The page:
BRUSSELS FEBRUARY 16, 2016 (CISA) – The European Union is prepared to toughen economic sanctions on Burundi following the failure of talks to end a political crisis in the country in which more than 440 people have been killed.
“The EU… stands ready to impose restrictive measures against those whose actions might have led or might lead to acts of violence and repression (and) serious human rights violations,” European ministers said in a statement released during a meeting in Brussels on February 15.
The statement added that those hampering a political solution could also be targeted.
Last April President Pierre Nkurunziza, decision to stand for a third term triggered nine months of violence. He later refused to accept an African Union peacekeeping plan, saying it would amount to an invasion.
Nearly a quarter of a million people have fled the violence in Burundi and a further 25,000 are displaced within the country, according to the UN refugee agency UNHCR.
The EU last year imposed asset freezes and travel bans on four officials close to President Nkurunziza who are accused of using excessive force during clashes in the run-up to his re-election. The United Nations has repeatedly warned of Burundi sliding back into an ethnically charged conflict, more than a decade after a civil war that killed 300,000.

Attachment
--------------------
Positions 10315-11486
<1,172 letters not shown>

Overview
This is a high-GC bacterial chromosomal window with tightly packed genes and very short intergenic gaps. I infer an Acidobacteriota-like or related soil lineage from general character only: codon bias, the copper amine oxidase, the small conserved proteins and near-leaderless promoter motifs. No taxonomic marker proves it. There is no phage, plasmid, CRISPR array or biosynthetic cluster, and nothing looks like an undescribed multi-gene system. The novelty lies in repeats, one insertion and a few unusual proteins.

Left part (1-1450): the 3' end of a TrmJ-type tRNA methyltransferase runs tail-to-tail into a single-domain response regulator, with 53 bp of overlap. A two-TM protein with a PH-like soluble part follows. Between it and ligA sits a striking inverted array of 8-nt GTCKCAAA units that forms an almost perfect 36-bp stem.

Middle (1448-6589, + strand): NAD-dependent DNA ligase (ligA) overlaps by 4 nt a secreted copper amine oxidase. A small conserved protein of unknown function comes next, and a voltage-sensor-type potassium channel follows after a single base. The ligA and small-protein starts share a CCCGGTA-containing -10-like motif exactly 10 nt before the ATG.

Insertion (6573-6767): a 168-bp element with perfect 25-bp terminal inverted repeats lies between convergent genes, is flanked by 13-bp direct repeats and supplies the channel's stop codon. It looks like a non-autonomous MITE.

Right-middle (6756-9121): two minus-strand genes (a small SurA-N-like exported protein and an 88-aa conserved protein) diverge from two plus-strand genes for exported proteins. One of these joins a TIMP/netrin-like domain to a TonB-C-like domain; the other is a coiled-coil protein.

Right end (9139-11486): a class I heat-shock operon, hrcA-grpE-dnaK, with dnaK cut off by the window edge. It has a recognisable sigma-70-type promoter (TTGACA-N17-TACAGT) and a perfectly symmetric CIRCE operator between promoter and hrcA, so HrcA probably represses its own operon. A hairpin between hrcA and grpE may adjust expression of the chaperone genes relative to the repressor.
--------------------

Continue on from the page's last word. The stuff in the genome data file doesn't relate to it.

The EU Burundi’s biggest aid donor however said it would not suspend aid to the country instead many of the funds are now being rerouted directly to humanitarian agencies rather than to the government.
On December 8 2015 the EU had invited Burundian officials to Brussels for formal talks, hoping they could chart a path to new elections, but the talks failed to find a way forward.